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Emergency stenting for acute symptomatic carotid stenosis: dissecting the evidence
  1. David J Werring1,
  2. Fergus J Robertson2
  1. 1Stroke Research Group, Department of Brain Repair and Rehabilitation, UCL Institute of Neurology, London, UK
  2. 2Lysholm Department of Neuroradiology, National Hospital for Neurology and Neurosurgery, London, UK
  1. Correspondence to Dr David J Werring, Stroke Research Group, Department of Brain Repair and Rehabilitation, UCL Institute of Neurology, Box 6, National Hospital for Neurology and Neurosurgery, Queen Square, London WC1N 3BG, UK; d.werring{at}ucl.ac.uk

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Most neurologists, vascular neuroradiologists and stroke physicians encounter carotid artery dissection regularly, yet its management remains challenging. The main goal is the prevention of ischaemic stroke in the territory of the affected artery. Such strokes usually result from thromboembolism, though they can also occur due to critically reduced flow in the dissected arterial segment, a so-called haemodynamic stroke. Unfortunately, we do not have randomised controlled trial evidence for the optimal medical treatment of extracranial arterial dissection: antiplatelet agents or anticoagulants are considered reasonable options.1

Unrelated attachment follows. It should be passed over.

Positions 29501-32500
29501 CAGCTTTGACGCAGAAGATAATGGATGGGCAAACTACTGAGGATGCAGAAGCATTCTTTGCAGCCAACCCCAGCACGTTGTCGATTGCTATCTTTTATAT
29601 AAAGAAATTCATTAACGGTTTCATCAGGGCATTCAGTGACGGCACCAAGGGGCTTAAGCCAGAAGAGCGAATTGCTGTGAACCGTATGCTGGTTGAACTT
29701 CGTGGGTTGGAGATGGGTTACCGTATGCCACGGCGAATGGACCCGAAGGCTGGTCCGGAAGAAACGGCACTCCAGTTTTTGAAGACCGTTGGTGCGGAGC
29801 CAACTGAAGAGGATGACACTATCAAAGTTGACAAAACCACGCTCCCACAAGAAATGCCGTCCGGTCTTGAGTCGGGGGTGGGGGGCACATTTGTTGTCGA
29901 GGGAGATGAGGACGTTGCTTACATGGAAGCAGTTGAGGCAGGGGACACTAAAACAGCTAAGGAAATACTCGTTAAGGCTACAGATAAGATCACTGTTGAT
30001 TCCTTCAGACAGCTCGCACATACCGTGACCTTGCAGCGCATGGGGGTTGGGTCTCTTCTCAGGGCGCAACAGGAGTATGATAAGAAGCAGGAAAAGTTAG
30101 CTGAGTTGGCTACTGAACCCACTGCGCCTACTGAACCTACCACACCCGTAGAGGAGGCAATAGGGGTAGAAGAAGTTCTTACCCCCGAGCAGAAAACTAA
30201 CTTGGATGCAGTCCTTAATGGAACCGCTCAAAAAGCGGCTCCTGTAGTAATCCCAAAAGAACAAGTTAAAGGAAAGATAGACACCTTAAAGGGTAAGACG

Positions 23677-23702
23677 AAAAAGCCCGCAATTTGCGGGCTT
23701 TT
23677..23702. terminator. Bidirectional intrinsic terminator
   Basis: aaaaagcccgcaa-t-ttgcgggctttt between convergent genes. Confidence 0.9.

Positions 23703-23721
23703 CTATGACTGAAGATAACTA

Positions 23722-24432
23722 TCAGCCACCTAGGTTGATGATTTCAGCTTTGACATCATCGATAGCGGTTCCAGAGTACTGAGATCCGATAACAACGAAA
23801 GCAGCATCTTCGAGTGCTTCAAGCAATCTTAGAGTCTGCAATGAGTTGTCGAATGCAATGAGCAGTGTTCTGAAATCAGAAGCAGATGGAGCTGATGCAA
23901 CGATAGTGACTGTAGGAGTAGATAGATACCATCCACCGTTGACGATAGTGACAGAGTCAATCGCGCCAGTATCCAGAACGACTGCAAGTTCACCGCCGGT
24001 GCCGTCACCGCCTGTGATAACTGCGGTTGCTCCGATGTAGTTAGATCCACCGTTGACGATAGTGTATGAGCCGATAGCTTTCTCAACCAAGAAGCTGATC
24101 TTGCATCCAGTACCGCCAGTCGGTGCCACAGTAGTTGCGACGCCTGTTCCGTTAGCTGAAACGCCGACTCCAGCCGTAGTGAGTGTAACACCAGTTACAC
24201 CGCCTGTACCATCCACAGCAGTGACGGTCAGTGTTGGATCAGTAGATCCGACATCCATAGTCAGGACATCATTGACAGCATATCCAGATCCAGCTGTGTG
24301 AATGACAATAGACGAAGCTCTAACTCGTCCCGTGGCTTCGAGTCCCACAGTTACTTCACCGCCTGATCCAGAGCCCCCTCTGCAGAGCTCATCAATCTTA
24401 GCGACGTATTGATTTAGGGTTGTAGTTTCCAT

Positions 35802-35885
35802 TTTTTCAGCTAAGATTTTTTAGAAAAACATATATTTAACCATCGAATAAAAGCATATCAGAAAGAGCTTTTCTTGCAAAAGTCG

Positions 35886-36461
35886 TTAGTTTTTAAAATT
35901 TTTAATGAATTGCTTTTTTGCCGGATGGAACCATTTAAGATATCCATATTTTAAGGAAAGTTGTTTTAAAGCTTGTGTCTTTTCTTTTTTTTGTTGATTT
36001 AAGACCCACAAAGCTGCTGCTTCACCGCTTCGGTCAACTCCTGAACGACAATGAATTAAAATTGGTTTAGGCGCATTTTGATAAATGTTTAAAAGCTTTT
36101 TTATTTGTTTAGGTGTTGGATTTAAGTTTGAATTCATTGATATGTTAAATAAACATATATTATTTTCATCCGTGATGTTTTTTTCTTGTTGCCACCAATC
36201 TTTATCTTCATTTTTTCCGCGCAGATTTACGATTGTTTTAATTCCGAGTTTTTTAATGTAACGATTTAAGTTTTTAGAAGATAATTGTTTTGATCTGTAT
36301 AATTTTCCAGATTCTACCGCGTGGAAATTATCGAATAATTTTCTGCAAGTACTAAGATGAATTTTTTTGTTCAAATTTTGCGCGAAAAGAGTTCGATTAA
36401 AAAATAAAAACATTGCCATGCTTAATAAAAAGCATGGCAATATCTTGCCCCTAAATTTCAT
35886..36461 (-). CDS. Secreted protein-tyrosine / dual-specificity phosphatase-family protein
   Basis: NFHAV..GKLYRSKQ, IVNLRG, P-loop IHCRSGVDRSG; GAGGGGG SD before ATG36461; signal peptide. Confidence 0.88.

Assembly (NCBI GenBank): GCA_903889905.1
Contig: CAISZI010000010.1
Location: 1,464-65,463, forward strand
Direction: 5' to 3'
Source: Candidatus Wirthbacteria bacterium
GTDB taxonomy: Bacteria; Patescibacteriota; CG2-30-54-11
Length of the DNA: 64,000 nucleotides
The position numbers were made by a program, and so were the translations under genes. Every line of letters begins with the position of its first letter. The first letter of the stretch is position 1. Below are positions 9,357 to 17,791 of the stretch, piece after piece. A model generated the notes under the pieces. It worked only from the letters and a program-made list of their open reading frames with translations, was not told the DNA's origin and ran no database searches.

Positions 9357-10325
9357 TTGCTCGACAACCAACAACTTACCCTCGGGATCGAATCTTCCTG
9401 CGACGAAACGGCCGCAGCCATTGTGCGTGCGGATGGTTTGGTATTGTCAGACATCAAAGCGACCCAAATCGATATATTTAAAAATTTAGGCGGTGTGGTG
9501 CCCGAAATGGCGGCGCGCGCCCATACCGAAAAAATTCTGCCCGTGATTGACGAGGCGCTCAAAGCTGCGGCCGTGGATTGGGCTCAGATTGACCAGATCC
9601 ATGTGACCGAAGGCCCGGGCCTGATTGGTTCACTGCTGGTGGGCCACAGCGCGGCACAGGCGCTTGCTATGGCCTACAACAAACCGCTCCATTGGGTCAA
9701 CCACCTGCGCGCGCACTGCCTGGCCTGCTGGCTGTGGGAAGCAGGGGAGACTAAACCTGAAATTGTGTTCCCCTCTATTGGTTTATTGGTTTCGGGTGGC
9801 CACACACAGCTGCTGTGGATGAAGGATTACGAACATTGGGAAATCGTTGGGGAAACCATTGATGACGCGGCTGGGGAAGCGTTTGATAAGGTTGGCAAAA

Why is carotid dissection still a treatment challenge? First, like stroke itself, carotid dissection is not one disease. The aetiology (traumatic versus spontaneous), site of dissection (intracranial versus extracranial), degree of luminal stenosis and extent of intracranial collateral circulation all vary from patient to patient, with profound effects on the risk, distribution and extent of any resultant cerebral infarction. Second, although carotid artery dissection accounts for about 20% of …

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